with a buy rating. Credit Suisse was the lead underwriter on the firm when it went public last month. Shares of Digital were leaping 5 1/2, or 12.2%, to 50 1/4.
initiated coverage of
with a buy rating and a price target of 63. Shares of GetThere.com were bouncing 2 1/2, or 7%, to 38.
First Boston analyst Stephen DeNelsky initiated coverage of
with a strong buy rating and a price target of 35. Shares of InfoCure were jumping 3 1/16, or 12.9%, to 26 7/8.
sliced its rating on
to intermediate-term neutral, long-term accumulate from intermediate, long-term buy. Shares of Lason were plummeting 12 5/8, or 52.3%, to 11 9/16.
May Department Stores
to buy from neutral and upped
to attractive from neutral. Shares of May Department Stores were losing 3/8 to 30 3/8, while Saks was popping 1/8 to 15 9/16.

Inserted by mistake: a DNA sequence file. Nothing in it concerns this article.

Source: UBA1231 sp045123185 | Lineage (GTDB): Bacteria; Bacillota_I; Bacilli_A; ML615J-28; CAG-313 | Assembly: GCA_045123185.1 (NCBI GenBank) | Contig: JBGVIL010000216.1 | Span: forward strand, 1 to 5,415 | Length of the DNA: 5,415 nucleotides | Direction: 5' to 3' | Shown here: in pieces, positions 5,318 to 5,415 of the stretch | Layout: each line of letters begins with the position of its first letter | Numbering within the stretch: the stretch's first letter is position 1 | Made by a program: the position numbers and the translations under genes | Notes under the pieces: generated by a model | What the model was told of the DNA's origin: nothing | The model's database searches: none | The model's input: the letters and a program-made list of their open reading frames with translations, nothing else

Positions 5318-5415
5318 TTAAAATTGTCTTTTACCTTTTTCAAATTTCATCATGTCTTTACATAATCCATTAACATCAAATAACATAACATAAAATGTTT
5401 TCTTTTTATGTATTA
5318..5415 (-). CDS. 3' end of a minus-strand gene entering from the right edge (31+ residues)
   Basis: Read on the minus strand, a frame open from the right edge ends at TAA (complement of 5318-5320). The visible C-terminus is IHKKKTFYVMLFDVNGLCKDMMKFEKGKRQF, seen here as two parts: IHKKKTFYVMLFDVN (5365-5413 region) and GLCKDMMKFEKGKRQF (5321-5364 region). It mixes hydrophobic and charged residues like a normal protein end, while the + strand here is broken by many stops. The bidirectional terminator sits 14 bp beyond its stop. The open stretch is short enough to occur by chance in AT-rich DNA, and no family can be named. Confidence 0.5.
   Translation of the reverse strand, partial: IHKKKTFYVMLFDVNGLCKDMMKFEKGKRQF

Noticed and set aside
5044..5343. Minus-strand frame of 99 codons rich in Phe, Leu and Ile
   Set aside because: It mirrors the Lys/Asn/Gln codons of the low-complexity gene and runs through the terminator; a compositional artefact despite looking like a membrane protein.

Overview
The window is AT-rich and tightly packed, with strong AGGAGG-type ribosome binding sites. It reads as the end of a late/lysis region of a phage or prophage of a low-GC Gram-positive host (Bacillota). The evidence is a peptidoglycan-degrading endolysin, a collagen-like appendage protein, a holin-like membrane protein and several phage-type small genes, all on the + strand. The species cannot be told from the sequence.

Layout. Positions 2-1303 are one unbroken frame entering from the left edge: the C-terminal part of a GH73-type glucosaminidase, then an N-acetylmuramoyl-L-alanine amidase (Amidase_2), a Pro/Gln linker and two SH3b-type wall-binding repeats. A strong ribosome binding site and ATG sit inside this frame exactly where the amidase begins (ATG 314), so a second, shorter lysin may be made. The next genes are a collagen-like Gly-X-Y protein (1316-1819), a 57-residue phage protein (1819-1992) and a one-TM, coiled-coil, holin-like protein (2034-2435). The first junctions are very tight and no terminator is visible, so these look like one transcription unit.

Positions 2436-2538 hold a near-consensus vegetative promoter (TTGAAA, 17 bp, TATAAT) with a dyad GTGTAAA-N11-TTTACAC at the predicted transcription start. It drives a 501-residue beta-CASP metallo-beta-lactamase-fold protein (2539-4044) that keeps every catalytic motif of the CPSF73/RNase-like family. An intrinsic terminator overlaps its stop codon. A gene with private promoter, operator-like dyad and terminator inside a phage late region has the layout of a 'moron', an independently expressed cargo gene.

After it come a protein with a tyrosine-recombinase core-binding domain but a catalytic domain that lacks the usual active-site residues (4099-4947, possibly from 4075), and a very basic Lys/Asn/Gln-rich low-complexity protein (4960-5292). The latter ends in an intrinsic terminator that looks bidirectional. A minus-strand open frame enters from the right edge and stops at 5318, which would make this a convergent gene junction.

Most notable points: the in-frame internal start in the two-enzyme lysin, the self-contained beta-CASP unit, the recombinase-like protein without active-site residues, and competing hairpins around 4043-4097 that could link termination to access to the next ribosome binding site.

Salomon Smith Barney
rolled out coverage of
with a buy rating and a price target of 230. Shares of SDL were pumping up 11 1/8, or 6.7%, to 176 7/8.
Morgan Stanley Dean Witter upped its fiscal 1999 estimate on
to 54 cents a share from 42 cents. Shares of Sotheby's were climbing 4 13/16, or 18.1%, to 31 3/8.
Merrill Lynch said it upped its rating on
to a near-term buy from accumulate. Shares of Vimpel were gaining 3 1/4, or 14.2%, to 26.
Morgan Stanley Dean Witter
initiated coverage of
with a strong buy rating and a price target of 80. Shares of Viatel were edging up 2 1/2, or 5.1%, to 51 3/8.
Herb on TheStreet: How AHL Makes Its Financial Performance Look Better Than It Really Is
12/20/99 6:30 AM ET
From the Quality of Earnings Department:
How was I supposed to know that Howard Schilit's
Center For Financial Research and Analysis
would come out with a report on
the same day I was writing up AHL? Well, that's just what happened Friday, but that's no reason for this column to avoid the story, especially since it deals with issues apparently not mentioned by Schilit, whose report I haven't seen. However, I'm told he delved into a number of balance-sheet items, including a continuing cash-flow deficit, weaker-than-apparent revenue growth and increased debt.